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Drivers face new £160 fine from TOMORROW in cycle lane rule change

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DRIVERS could be fined £160 if they veer into a cycle lane by a tyre’s width from tomorrow.

From 27th June TfL will get new powers to fine drivers rather than the police and will issue fines to vehicles that repeatedly drive within, or cross, cycle lanes marked by a solid white line.

New cycle lane rules are in place from tomorrow

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New cycle lane rules are in place from tomorrowCredit: Alamy

Local authorities in England outside the capital have also been given the right to apply for powers to issue fines for traffic offences, such as stopping in a yellow box junction and making illegal U-turns.

But outside London they will be expected to issue warning notices for first-time contraventions at each individual camera location for the first six months. 

TfL, chaired by Sadiq Khan, the mayor of London, will use its CCTV camera network to enforce cycle lane contraventions at key locations.

London authorities, along with Cardiff council, can already issue fines for other traffic offences, such as driving down a “no entry” road.

However, for cycle lane offenders London is also expected to only deliver warnings for their cameras’ first six months of operation.

Jack Cousens, head of roads policy for the AA, told the The Daily Telegraph that the change could have a positive effect, but cautioned that local authorities needed to be wary that “many will accuse them of filling the council coffers should this penalty be seen to be excessively enforced”.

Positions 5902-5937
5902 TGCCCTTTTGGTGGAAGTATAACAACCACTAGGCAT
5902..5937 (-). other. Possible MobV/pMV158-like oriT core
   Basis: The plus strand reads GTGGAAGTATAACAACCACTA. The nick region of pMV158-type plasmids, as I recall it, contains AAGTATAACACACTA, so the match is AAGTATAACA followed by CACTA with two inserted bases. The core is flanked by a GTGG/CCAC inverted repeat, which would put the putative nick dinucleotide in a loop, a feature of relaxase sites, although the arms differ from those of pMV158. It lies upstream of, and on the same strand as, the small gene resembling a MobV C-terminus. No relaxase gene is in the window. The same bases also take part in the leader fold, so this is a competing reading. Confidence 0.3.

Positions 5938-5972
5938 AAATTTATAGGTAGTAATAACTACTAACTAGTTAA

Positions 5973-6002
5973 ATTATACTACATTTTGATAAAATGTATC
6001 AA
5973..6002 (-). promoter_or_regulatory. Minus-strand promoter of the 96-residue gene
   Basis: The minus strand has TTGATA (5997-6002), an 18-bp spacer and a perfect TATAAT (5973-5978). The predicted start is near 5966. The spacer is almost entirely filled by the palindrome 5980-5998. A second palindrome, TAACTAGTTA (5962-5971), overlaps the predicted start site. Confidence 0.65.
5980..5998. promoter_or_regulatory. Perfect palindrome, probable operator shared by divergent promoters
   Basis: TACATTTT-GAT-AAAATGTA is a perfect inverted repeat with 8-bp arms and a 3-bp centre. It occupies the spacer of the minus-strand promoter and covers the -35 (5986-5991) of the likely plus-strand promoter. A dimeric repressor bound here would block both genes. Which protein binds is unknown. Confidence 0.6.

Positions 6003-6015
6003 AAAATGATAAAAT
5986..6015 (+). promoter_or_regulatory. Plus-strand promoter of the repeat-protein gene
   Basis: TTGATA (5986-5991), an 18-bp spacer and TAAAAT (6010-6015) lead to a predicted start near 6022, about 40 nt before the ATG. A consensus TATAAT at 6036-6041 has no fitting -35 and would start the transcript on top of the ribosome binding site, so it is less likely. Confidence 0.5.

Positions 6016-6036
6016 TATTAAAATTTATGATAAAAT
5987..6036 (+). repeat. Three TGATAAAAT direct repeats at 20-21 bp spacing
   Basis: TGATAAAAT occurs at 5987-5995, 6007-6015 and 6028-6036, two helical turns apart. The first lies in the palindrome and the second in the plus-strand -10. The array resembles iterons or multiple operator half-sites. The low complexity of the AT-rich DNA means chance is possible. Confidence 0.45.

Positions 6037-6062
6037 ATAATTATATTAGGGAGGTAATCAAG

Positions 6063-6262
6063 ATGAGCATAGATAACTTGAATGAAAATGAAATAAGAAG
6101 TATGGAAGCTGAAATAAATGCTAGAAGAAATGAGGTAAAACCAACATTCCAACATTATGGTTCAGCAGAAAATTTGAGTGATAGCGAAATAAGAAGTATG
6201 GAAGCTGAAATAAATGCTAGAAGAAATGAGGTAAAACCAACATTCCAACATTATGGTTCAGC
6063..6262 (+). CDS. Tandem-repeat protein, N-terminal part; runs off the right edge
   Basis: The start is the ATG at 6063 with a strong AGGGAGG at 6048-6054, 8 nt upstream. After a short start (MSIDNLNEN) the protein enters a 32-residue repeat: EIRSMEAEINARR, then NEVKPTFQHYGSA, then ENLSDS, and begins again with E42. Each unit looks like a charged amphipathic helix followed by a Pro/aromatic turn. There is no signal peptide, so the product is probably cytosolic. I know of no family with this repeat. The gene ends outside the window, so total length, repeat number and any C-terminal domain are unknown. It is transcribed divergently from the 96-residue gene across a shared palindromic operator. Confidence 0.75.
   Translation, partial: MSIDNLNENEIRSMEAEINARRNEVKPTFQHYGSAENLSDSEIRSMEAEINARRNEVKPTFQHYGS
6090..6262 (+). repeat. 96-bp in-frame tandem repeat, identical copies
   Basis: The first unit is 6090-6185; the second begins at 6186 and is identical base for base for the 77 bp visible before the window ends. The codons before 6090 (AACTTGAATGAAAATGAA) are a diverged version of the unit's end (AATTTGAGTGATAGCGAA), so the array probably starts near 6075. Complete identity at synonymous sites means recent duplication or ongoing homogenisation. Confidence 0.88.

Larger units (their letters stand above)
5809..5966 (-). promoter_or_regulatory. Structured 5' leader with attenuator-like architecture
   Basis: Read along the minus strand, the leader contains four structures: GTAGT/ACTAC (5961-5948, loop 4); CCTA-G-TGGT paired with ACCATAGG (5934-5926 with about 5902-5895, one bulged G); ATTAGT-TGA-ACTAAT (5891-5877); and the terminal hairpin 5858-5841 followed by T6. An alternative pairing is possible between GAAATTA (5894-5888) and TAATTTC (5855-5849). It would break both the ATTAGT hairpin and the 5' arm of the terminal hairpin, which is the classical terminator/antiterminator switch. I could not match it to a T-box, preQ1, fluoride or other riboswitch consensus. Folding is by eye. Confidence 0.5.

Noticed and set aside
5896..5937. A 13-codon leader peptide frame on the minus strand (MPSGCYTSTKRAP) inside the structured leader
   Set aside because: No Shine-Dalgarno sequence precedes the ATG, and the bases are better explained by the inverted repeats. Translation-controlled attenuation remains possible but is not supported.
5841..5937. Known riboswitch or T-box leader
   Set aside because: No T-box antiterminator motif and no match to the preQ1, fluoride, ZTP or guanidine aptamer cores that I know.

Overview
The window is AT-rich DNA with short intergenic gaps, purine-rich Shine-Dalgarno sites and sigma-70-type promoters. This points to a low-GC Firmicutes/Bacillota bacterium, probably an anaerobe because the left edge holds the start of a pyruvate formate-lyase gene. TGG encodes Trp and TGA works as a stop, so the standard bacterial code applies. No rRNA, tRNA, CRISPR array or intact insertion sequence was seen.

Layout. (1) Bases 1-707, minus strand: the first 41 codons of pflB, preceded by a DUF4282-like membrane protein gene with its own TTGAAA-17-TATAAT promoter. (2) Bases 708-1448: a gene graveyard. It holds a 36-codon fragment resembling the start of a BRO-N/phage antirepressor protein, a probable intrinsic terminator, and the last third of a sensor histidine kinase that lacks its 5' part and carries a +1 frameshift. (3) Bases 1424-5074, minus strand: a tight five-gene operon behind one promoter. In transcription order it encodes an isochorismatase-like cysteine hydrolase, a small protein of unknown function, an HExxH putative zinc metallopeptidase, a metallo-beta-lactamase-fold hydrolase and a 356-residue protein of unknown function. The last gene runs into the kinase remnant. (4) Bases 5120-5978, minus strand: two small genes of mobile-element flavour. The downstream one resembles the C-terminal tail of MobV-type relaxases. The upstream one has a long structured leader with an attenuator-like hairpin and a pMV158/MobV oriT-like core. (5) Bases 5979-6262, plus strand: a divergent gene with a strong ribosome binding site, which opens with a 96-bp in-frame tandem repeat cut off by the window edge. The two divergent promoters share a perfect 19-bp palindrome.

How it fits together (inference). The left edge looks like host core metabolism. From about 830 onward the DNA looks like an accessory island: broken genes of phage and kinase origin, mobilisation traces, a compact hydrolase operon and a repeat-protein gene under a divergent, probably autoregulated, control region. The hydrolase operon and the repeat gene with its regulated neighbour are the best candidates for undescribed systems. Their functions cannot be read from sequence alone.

Cousens added that road markings needed to be clearly visible.

Susan Hall, assembly leader of the London Conservatives, said: “I’m afraid in my view, it’s war against the motorist yet again.

“If this mayor can find any way of taxing them, giving them penalty charge notices, and making life difficult for them, he will.”

TfL will issue fines at the same level as other red route penalty charge notices, meaning the £160 fine will be halved to £80 if paid within two weeks.

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A spokesman said: “From a TfL perspective, the ideal is that we issue no fines since that would mean that all road users are following the rules and therefore the roads would be far safer.

“Fines are issued to road users who behave unsafely.”





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